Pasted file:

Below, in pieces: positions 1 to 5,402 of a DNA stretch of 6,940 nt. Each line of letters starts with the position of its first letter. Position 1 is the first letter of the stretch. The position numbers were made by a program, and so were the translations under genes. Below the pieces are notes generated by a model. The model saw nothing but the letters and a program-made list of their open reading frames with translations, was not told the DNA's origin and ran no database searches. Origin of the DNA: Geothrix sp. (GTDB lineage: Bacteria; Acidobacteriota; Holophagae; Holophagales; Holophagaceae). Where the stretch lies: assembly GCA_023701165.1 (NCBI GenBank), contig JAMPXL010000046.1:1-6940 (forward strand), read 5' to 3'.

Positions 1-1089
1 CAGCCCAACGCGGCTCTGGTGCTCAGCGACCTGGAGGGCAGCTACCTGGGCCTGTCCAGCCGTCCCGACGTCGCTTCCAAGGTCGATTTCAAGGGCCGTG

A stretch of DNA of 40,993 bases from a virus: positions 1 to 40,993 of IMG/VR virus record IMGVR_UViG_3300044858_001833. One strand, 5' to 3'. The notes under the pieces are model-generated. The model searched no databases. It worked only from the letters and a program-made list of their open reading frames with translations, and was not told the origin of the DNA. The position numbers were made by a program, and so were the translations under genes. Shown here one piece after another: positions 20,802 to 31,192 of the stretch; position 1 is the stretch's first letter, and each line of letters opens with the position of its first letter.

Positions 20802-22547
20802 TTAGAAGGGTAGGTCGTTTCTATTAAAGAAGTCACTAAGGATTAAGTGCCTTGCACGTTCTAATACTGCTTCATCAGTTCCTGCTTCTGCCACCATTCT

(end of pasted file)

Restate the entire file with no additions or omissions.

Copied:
Below, in pieces: positions 1 to 5,402 of a DNA stretch of 6,940 nt. Each line of letters starts with the position of its first letter. Position 1 is the first letter of the stretch. The position numbers were made by a program, and so were the translations under genes. Below the pieces are notes generated by a model. The model saw nothing but the letters and a program-made list of their open reading frames with translations, was not told the DNA's origin and ran no database searches. Origin of the DNA: Geothrix sp. (GTDB lineage: Bacteria; Acidobacteriota; Holophagae; Holophagales; Holophagaceae). Where the stretch lies: assembly GCA_023701165.1 (NCBI GenBank), contig JAMPXL010000046.1:1-6940 (forward strand), read 5' to 3'.

Positions 1-1089
1 CAGCCCAACGCGGCTCTGGTGCTCAGCGACCTGGAGGGCAGCTACCTGGGCCTGTCCAGCCGTCCCGACGTCGCTTCCAAGGTCGATTTCAAGGGCCGTG

A stretch of DNA of 40,993 bases from a virus: positions 1 to 40,993 of IMG/VR virus record IMGVR_UViG_3300044858_001833. One strand, 5' to 3'. The notes under the pieces are model-generated. The model searched no databases. It worked only from the letters and a program-made list of their open reading frames with translations, and was not told the origin of the DNA. The position numbers were made by a program, and so were the translations under genes. Shown here one piece after another: positions 20,802 to 31,192 of the stretch; position 1 is the stretch's first letter, and each line of letters opens with the position of its first letter.

Positions 20802-22547
20802 TTAGAAGGGTAGGTCGTTTCTATTAAAGAAGTCACTAAGGATTAAGTGCCTTGCACGTTCTAATACTGCTTCATCAGTTCCTGCTTCTGCCACCATTCT